The first season of Aziz Ansari and Alan Yang’s new comedy series Master of None has just premiered in its entirety on Netflix for your binge-watching convenience. And binge watch you will. Following the misadventures of Dev Shah (Ansari), a thirty-something small-time actor struggling to make the leap from Go-gurt commercials to feature films, the offbeat comedy addresses the idiosyncrasies of millennial love and life in the Big Apple. In a pilot aptly titled “Plan B,” we watch as Dev holds priceless conversations with friends (single and otherwise) in a desperate effort to confront the existential crisis of his generation: to breed, or not to breed. In a series of stylized silent film montages, we become privy to Dev’s hilariously absurd imaginings of life as a family man, both idyllic and nightmarish. Ultimately, we come to suspect, as Dev does, that the reality probably lies somewhere between the two extremes.Ansari in this role is effervescent—instantly recognizable as the self-centered cool-guy who first charmed us as Tom Haverford in Amy Poehler’s hit show Parks and Recreation. While you may find yourself wondering if this overconfident, overzealous man-child is the only character Ansari can play, the thought is quickly offset by the pure joy he brings to the small screen as Dev Shah.
Episode 2,“Parents,” establishes Master of None as a rare media portal into the lives of second-generation immigrants coming of age quite differently than their parents did. Dev and his Taiwanese friend Brian (Kelvin Yu) realize just how little they know about their immigrant parents’ upbringings and invite them to a nice dinner to hear their stories. The ensuing scene will be familiar to any child of immigrant parents—a dinner complete with the highly realistic long silences and occasional scolding rarely showcased on mainstream television. That Ansari cast his real-life mother and father to play his onscreen parents only adds to the naturalism vital to crafting a relatable sitcom. Indeed, Master of None humanizes the often ridiculous Ansari we have come to expect. Instead we see in Dev a compelling representation of Ansari’s own struggles to find success in an industry that does not take kindly to difference. Ansari celebrates this difference by inviting the people who made him who he is to take part in the festivities.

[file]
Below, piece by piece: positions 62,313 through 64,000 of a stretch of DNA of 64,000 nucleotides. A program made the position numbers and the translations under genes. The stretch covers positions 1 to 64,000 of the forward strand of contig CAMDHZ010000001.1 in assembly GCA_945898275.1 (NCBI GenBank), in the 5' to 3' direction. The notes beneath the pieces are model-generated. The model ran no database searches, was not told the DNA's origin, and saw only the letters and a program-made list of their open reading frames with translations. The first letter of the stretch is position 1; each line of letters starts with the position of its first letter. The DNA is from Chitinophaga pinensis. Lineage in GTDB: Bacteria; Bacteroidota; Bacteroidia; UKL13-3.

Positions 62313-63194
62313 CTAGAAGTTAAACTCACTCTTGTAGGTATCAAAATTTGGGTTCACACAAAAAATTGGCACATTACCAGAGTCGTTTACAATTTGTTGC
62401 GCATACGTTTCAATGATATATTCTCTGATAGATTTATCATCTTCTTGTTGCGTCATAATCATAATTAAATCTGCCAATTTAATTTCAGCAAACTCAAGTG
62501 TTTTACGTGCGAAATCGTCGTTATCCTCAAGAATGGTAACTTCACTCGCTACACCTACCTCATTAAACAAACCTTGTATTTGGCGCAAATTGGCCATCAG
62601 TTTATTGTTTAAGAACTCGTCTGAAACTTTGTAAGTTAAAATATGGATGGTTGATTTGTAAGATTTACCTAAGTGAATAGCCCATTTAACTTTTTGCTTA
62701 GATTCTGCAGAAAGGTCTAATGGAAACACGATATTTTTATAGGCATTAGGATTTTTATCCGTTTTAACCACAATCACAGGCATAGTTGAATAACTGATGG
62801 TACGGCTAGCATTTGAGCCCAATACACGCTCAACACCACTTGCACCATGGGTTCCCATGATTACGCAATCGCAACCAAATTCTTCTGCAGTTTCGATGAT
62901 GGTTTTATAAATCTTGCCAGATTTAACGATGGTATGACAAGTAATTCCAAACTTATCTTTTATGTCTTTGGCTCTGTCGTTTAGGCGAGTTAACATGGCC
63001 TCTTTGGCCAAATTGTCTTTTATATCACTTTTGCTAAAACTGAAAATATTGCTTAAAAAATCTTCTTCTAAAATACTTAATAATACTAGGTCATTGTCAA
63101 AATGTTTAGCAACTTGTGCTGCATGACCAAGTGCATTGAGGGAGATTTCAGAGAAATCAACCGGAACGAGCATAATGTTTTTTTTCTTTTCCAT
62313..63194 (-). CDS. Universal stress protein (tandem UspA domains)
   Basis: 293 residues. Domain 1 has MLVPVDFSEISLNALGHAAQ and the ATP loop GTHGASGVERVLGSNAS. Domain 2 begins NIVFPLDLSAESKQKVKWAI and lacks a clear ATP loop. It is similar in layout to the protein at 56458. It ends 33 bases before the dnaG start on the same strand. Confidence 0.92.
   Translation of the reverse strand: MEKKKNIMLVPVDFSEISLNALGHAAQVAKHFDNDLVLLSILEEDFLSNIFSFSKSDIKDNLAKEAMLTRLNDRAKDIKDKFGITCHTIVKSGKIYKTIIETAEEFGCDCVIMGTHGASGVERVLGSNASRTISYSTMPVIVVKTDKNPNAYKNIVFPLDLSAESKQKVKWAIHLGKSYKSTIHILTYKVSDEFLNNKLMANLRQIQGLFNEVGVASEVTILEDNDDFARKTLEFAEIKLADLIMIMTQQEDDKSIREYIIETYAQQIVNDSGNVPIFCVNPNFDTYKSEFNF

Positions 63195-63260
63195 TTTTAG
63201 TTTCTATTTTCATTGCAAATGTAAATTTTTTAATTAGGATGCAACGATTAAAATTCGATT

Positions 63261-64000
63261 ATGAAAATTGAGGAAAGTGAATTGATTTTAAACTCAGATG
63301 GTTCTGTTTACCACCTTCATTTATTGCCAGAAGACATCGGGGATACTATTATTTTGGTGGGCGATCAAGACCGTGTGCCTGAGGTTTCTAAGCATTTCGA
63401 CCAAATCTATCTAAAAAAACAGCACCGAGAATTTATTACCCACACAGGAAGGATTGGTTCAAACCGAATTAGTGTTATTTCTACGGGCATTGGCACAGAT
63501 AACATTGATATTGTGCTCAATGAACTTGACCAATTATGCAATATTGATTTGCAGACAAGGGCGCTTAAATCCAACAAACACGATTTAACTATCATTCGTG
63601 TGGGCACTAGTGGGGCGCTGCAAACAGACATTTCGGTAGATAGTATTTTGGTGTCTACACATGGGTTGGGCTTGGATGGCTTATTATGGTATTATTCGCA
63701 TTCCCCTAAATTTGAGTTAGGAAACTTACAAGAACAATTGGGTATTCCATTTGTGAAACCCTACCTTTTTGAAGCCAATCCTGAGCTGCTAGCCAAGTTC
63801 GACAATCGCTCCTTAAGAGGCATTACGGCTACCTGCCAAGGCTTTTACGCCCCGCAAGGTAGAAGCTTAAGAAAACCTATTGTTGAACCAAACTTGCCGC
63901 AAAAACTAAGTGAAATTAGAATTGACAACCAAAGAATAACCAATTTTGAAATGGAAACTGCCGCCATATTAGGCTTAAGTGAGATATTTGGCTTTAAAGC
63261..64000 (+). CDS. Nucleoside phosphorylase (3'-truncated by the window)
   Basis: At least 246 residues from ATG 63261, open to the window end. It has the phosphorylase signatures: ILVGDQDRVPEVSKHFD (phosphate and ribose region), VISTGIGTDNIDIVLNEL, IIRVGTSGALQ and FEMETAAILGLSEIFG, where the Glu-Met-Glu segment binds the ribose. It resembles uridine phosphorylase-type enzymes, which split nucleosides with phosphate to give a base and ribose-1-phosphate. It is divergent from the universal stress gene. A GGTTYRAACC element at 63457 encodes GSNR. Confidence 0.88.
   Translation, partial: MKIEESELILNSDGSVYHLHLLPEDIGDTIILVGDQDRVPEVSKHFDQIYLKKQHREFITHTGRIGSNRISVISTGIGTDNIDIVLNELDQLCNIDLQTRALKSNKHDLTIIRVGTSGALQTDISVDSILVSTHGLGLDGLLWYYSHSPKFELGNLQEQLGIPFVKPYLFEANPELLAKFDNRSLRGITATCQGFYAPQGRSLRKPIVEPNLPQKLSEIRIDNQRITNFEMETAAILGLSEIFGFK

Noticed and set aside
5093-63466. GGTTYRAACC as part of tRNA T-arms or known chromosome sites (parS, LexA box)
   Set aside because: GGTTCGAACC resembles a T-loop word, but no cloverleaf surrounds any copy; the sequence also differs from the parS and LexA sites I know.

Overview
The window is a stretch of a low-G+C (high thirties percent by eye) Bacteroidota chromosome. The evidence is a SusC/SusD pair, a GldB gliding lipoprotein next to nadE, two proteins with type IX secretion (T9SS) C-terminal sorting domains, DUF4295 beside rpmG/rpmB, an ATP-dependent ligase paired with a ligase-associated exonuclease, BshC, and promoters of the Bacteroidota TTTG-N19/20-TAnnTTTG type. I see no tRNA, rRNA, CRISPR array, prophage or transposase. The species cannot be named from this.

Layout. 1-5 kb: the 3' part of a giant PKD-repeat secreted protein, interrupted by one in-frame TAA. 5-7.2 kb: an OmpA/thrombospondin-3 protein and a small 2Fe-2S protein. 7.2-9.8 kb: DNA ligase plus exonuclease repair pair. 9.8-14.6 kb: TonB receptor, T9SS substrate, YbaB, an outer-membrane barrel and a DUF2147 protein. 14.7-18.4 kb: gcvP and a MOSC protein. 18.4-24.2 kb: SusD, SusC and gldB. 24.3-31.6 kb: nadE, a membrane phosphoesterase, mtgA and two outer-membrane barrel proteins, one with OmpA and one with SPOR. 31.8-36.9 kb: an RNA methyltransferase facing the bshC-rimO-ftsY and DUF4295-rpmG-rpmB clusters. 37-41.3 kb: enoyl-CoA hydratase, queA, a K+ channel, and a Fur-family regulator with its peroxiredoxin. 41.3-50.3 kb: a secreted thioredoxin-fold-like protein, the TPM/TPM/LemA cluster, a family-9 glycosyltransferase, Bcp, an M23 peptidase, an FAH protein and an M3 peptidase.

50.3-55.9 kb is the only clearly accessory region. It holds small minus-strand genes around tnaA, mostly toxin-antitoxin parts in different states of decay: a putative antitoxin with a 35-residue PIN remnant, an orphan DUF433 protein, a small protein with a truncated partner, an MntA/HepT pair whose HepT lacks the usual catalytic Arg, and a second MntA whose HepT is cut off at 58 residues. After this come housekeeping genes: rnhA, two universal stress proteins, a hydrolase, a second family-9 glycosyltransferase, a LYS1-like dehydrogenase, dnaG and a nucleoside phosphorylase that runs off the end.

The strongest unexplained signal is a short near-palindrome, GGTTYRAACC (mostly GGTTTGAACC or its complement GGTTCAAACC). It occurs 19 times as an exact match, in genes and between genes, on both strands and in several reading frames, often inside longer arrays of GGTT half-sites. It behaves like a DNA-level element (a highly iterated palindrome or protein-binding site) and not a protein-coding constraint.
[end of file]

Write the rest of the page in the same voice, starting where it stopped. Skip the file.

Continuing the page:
The remaining eight episodes in this noteworthy opening season do not disappoint. Master of None offers a truly refreshing twist to the “struggling young adult in NYC” premise that has been cropping up everywhere since Friends. While still exploring the relationship, friendship, and career issues we expect from the genre, Ansari avoids obscuring the differences in ethnicity and upbringing that complicate such topics for so many viewers. If at times the show seems too self-aware of its own hyperrealism, it is because Ansari and Yang are committed to an uncensored delivery of the ugliness of daily life. When it comes to asking the big questions, the true test of any exceptional sitcom, Master of None is fearless and unapologetic. Subtlety may not be Ansari’s strong suit, but he wears bluntness well. He doesn’t toe the line—he points it out, repaints, and steps over it with people watching. And everyone should be.
Master of None rises above its inauspicious title to prove that one show really can do it all.